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What a Review Means for Your Spousal Maintenance

Posted on in Alimony / Maintenance

What a Review Means for Your Spousal MaintenanceSpousal maintenance that is awarded during a divorce is meant to last for a defined length of time, usually determined by the length of the marriage and the needs of the recipient. In Illinois, maintenance may be permanent if the couple was married for at least 20 years or the recipient spouse has little chance of being able to support themselves. Sometimes, the divorce agreement may state that the parties will review the maintenance after a certain number of years to determine whether it should be extended or terminated. A recent Illinois case, in re Marriage of Brunke, involved two former spouses disagreeing during their maintenance review about whether the maintenance payments should continue and be increased. The court’s ruling on the case explains which factors a court may consider when reviewing a maintenance agreement.

Rehabilitative Maintenance

One of the most important factors is whether the spousal maintenance agreement included a requirement that the recipient attempt to financially support themselves, which is known as rehabilitative maintenance. The court may terminate maintenance if there is a rehabilitative requirement and the recipient did not make a good faith effort to obtain employment or seek a better-paying job. “Good faith effort” accounts for factors such as whether the recipient:

  • Has turned down reasonable employment opportunities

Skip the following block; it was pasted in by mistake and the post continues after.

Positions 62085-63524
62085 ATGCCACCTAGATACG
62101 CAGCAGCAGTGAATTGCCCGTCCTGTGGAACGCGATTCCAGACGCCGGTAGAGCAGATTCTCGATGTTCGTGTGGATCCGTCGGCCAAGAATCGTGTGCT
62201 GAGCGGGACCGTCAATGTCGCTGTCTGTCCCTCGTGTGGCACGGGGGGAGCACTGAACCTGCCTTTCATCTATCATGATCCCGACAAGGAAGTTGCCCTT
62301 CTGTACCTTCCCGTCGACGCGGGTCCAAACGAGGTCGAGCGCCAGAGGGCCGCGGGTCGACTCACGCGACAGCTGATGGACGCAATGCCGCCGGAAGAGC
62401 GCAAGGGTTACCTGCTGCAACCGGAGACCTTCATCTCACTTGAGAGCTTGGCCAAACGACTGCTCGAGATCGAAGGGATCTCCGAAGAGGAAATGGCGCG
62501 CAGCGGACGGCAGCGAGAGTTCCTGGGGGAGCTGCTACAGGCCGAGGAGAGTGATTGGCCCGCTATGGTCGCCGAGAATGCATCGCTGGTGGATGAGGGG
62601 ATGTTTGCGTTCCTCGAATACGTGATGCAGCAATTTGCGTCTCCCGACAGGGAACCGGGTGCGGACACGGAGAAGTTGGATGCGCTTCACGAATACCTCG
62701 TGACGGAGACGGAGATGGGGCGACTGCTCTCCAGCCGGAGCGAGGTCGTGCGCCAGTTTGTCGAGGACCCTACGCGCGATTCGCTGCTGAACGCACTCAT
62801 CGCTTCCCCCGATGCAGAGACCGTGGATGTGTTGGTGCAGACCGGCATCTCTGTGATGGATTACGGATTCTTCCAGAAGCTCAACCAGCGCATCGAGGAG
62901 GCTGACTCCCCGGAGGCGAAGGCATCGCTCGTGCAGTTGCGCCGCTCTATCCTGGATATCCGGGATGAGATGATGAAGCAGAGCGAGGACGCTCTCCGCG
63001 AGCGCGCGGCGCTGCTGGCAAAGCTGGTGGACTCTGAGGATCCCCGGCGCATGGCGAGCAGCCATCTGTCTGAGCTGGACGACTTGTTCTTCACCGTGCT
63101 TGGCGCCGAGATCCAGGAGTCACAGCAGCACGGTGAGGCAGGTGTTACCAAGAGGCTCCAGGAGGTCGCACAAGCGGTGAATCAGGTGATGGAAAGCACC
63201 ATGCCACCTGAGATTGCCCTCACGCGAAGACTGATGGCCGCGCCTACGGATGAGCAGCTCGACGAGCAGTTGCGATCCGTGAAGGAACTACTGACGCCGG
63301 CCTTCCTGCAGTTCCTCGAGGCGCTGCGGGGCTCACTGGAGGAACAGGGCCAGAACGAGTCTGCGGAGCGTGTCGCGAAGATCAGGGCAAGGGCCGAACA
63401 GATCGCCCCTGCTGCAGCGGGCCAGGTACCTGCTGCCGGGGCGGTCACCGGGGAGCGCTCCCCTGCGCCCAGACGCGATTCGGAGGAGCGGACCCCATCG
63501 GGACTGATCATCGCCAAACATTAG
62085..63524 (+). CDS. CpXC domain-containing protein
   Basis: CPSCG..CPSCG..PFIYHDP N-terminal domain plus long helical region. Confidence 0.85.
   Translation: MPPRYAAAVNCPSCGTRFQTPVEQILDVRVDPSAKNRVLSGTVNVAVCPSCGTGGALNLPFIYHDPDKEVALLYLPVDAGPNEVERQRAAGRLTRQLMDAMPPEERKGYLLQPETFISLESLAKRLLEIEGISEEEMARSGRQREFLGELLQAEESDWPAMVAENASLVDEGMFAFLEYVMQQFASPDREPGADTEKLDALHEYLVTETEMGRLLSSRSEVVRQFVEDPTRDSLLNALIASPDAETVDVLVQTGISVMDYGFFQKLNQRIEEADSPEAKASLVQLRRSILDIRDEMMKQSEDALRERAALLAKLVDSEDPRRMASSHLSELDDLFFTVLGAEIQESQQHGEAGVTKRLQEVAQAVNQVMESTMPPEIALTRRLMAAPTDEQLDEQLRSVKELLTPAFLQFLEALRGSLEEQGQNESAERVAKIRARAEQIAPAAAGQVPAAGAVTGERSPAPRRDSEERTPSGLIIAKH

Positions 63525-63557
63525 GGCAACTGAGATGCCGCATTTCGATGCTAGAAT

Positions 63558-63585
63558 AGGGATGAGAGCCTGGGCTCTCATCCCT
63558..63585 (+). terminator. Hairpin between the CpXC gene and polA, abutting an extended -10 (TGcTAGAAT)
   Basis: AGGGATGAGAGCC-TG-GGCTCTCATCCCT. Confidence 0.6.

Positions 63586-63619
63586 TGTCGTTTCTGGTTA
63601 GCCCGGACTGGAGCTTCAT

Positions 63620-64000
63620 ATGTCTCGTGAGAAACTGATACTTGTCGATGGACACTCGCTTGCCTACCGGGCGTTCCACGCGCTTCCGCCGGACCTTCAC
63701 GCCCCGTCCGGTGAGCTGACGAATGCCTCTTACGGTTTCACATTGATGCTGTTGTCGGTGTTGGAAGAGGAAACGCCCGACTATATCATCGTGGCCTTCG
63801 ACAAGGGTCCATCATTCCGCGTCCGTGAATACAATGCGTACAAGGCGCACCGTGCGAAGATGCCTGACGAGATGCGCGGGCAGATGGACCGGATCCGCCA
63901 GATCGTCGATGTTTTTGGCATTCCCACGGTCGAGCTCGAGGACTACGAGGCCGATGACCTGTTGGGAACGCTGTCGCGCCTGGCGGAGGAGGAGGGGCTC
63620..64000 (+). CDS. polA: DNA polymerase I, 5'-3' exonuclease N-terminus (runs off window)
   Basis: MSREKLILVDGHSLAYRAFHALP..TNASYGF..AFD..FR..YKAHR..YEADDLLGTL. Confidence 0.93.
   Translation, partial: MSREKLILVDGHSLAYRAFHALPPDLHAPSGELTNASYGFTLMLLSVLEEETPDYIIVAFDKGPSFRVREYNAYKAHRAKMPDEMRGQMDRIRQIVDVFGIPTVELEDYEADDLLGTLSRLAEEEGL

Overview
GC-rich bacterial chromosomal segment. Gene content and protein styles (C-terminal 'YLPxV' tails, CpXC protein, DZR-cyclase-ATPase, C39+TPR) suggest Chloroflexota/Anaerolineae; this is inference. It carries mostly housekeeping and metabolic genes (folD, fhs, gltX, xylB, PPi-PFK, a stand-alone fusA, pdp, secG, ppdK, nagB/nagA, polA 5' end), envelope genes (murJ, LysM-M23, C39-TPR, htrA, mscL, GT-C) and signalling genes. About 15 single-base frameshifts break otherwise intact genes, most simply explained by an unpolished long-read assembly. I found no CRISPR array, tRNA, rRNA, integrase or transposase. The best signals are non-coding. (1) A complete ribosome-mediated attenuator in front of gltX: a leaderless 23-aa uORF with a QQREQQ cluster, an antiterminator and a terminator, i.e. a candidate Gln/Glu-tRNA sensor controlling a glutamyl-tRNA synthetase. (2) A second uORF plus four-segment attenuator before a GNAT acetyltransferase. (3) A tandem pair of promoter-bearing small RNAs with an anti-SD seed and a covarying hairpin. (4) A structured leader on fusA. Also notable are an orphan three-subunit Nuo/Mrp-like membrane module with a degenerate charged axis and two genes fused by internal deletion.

• Is in the process of obtaining education or training that would qualify them for jobs
  • Is at an age that would make it difficult to find new employment

In the case of in re Marriage of Brunke, the payor claimed that maintenance should be terminated because the recipient had made little effort to find a job, but the court ruled that the recipient’s age of 68 makes it unlikely that she will ever be able to get a job that would support herself.

Change of Circumstances

The two ways that you can change a spousal maintenance agreement are during a scheduled review or by petitioning for a modification due to a change of circumstances. For instance, either spouse could ask to modify their maintenance agreement before it is scheduled for review if they lost their job. Because a scheduled review does not require a change of circumstances, the court is also interested in whether:

  • The payments have been sufficient to allow the recipient to maintain the same lifestyle as during their marriage
  • It is reasonable to ask the payor to continue making those same payments

In the case of in re Marriage of Brunke, the court ruled that the maintenance payments would continue at the same amount until the payor retires. The recipient argued that the payments should increase because the payor’s annual salary had nearly doubled since their divorce. The court rejected this argument, saying that the recipient was already able to maintain her accustomed standard of living with the current payments and an increase in the payor's income after divorce does not entitle her to larger payments.

Contact a Kane County Divorce Lawyer

Scheduling your spousal maintenance agreement to be reviewed after a certain number of years may be helpful if you and your spouse cannot agree on the amount and how long it should last. A St. Charles, Illinois, divorce attorney at Goostree Law Group can help you negotiate a reasonable level of spousal maintenance. Schedule a free consultation by calling 630-584-4800.


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